Filed under: command line, HowTo, linux, Linux Mint, Ubuntu
From time to time I like to test out a new Linux distribution or just an updated version of my current distribution. I've created extra partitions on my hard drive for these test installations. All of the distributions I've tried so far require a boot loader to be installed to the hard drive as part of the process. This creates the minor problem of the test installation taking over the boot process. I prefer to have my main Linux installation handle the booting process. The following steps will show how to hand boot control back to your main Linux installation with the GRUB 2 boot loader. Read more
My main computer at home acts as a file and media server for the whole house, so it's pretty much turned on all the time. There are times when I'm away from home that I want to remotely access or download a file from my home computer. My home internet service uses a dynamic IP address and every once in a while we get a short interruption to our power that forces the modem to reset. Of course, when that happens, the modem pulls a new IP address. I thought it would be handy if I could come up with a script to keep track of my current IP address for me. Read more
In this post I'm going to show how to send an email from the Linux command line through your Gmail account. This can be handy if you're a command line junkie. The real power, however, is in being able to send an email automatically from a script. I'll be doing another post where I use this in a script to notify me when something has changed on my system. For now though, I'll just show the setup so you can send an email from the command line. This process has been tested on Ubuntu 12.04 and Linux Mint 13. Read more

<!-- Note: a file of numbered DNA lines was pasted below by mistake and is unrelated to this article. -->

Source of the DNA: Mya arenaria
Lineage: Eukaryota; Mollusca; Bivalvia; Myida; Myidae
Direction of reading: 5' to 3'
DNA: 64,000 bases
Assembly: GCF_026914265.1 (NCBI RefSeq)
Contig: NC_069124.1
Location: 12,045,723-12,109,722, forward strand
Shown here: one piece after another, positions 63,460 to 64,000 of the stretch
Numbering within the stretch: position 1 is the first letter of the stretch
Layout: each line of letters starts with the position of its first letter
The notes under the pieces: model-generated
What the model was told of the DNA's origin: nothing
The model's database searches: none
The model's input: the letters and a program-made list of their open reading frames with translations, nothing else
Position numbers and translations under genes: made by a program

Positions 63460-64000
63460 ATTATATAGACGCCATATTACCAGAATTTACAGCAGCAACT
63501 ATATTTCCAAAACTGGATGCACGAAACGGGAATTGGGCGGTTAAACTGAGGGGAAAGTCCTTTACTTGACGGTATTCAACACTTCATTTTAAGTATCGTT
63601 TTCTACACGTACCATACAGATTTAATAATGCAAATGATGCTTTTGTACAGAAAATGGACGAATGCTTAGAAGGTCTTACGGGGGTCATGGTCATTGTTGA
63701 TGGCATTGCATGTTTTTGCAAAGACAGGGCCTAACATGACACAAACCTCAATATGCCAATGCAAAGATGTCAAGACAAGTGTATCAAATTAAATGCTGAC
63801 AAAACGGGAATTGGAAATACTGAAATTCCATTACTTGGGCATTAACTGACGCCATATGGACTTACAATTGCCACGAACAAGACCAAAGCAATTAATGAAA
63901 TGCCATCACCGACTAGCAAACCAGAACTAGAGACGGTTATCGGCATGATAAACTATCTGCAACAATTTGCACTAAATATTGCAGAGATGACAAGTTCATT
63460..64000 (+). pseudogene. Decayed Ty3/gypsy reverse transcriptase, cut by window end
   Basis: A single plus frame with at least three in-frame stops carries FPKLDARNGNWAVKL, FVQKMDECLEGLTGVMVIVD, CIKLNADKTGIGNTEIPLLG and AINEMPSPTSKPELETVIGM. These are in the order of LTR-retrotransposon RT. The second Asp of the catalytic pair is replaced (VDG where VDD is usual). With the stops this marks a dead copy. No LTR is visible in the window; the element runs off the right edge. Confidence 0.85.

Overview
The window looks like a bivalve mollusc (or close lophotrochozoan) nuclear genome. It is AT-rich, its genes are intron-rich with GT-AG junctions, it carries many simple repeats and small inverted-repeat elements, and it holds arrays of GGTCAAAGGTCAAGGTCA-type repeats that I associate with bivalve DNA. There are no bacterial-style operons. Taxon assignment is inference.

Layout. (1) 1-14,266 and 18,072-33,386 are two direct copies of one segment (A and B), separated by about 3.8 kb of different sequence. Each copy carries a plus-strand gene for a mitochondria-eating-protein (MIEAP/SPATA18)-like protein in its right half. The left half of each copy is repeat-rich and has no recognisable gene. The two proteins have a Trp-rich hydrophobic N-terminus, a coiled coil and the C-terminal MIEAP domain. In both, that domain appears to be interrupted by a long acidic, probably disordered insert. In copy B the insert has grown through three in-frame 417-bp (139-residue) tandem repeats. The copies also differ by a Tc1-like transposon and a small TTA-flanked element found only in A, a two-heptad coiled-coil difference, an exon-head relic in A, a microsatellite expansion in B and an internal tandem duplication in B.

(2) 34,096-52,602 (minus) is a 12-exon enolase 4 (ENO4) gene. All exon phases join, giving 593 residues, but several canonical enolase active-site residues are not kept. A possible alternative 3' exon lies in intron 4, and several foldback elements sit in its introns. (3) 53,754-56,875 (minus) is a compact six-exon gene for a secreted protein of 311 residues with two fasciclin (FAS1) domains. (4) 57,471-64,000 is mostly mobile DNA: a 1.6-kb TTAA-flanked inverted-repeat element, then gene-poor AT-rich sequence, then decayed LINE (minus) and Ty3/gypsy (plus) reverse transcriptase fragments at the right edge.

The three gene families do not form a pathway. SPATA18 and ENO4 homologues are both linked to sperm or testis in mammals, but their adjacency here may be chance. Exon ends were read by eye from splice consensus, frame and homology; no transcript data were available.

If you've been using Linux or Unix for a long time, then you're probably familiar remote technologies like rlogin, FTP, and Telnet. These are all wonderful technologies for using a computer remotely, but they are notoriously insecure due to your login credentials being transmitted over the Internet in plain text format. Read more
Some MP3 encoders fail to create the proper file headers when encoding variable bit rate MP3 files. When that happens, the song length displayed will often be be incorrect when playing the song back. One of the ways this can be handled is by adding a Xing header to the MP3 file. One tool that's available on Linux to do this is vbrfix.
To install vbrfix in Ubuntu, first make sure that the universe repository is enabled in your software sources. Then you can install it through one of the graphical package managers, or from the command line with: Read more